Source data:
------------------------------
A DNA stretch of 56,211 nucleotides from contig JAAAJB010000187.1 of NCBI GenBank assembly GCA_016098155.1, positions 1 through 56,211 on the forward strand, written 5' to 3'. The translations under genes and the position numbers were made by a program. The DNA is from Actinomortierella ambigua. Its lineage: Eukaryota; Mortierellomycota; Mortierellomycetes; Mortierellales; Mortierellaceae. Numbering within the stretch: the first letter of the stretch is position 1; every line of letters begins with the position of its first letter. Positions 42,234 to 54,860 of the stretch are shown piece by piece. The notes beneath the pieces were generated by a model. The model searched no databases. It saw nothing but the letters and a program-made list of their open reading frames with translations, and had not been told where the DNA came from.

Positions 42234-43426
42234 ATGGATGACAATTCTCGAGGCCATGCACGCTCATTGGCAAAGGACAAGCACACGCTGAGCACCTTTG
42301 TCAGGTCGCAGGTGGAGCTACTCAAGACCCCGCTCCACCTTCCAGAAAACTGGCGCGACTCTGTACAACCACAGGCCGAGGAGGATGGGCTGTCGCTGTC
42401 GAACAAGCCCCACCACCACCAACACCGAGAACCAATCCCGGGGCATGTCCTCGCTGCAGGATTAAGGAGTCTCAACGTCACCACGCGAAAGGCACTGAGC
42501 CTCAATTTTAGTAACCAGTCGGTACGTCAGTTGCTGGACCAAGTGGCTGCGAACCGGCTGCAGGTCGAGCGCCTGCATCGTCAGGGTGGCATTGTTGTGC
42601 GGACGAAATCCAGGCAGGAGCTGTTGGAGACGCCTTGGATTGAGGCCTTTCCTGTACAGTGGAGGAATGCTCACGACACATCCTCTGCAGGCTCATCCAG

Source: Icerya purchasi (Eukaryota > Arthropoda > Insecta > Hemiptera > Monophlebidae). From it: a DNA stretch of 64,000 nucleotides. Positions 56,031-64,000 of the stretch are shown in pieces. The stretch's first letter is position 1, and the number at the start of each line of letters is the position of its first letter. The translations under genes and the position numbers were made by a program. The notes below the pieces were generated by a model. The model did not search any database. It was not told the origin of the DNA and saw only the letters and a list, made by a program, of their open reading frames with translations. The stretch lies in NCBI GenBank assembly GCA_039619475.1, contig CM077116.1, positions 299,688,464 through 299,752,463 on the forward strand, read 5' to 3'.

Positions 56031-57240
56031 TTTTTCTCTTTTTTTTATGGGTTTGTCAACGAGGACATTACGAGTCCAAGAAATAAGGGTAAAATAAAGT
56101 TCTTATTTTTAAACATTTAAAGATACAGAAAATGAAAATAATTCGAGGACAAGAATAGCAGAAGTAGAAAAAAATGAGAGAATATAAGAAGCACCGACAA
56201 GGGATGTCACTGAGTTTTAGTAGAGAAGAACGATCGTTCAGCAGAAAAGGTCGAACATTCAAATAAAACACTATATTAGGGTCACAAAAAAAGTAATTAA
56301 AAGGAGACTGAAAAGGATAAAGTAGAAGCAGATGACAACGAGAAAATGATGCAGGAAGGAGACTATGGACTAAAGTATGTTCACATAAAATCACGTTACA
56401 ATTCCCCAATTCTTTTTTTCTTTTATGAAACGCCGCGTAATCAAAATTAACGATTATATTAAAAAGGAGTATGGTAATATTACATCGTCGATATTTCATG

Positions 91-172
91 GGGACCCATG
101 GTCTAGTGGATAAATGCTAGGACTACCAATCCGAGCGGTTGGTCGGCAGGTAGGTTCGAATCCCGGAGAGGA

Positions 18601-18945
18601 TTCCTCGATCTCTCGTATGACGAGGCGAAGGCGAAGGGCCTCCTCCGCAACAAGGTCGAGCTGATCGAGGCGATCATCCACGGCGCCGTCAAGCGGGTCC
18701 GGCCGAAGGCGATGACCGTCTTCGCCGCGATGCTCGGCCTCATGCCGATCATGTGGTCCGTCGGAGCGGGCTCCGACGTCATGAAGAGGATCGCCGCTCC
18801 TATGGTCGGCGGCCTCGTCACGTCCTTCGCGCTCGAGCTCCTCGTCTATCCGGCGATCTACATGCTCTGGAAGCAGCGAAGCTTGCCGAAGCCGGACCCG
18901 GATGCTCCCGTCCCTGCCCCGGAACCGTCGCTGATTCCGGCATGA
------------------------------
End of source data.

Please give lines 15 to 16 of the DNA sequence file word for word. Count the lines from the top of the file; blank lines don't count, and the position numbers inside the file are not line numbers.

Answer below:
Positions 91-172
91 GGGACCCATG